As educators, we need to consider that there are two very important parts to quality learning: questioning and reflecting. It makes for a healthy mind to question what you are thinking and learning. Reflecting on our learning is not only an important part of the learning process, but also an automatic brain process. In other words, our brain automatically considers what it is learning before it "files" information.
As a self-proclaimed seditionist, I am always questioning myself and the topics to which I am very passionate. Seditionist can be defined as one who instigates or incites, but I prefer to think of myself as one who is discontent. With discontentment comes the ability to make meaningful change. To begin your journey of reflection, introspection and change, I have created a list of questions for your consideration.
Ponder the answers honestly (after all, there is no good reason to lie to yourself), and then determine if and how you can begin to look forward to meaningful, professional change. Think of this survey as a means of change in 2016. Good luck!
- What gets you excited about going to work at school every day?
- How do you question old educational standards?
- How do you make changes based on your educational beliefs?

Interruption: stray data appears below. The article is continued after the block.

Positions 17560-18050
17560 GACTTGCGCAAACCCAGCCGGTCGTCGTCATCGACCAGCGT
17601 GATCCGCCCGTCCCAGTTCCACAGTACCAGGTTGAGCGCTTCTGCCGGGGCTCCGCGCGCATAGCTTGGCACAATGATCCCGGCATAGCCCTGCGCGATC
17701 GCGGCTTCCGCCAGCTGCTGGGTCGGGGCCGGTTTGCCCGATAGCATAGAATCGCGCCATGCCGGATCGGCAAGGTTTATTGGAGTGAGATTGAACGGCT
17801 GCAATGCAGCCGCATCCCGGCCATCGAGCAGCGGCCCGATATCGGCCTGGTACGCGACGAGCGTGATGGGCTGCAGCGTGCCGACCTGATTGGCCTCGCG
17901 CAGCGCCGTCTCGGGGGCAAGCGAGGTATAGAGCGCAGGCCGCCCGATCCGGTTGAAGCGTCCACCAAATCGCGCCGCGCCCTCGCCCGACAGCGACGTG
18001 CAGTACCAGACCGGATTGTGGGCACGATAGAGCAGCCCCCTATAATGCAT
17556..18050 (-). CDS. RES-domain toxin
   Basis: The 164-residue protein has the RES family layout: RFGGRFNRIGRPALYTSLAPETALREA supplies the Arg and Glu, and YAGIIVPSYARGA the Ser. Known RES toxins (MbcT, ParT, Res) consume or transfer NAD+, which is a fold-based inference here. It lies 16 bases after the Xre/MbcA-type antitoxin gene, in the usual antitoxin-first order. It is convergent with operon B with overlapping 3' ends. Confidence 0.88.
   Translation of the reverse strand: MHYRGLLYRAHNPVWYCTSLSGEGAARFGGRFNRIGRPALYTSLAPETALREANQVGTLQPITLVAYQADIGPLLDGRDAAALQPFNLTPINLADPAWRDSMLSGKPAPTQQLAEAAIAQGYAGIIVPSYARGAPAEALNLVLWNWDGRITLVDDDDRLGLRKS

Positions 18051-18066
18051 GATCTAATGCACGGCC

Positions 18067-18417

- When was the last time you taught a concept without using the textbook?
- What excuses have you used to not make changes to your teaching or classroom?
- What have you learned about yourself this past school year?
- What changes in your teaching are you going to make based on what you learned from last year?
- What would you do differently in your teaching if you had no state mandated accountability?
- Can you remember a school lesson from your past?
- Why do you remember that lesson so vividly?
- Have you had a recent lesson that you think your students will never forget?
- Is there any such thing as the perfect lesson?
- How often do you make educational decisions purely with the students in mind?
- Should you just do what is right for the students in your class regardless of consequences?
- If you could mandate a book to be read by all teachers, what would it be?
- Can you describe your teaching style in one small sentence?
- What is your best teaching quality?
- What are your personal teaching goals?
- How would you describe educational freedom?
- Do you love to teach? Why?
A true reflection of yourself and your teaching must start with honesty and a commitment to change, even if it is going to sting a little. A true model teacher must reflect honestly and set goals based on his/her reflections. If you feel so inclined, share some of your reflections in the Huffington Post comments section. Let us help each other move towards meaningful change through our reflections.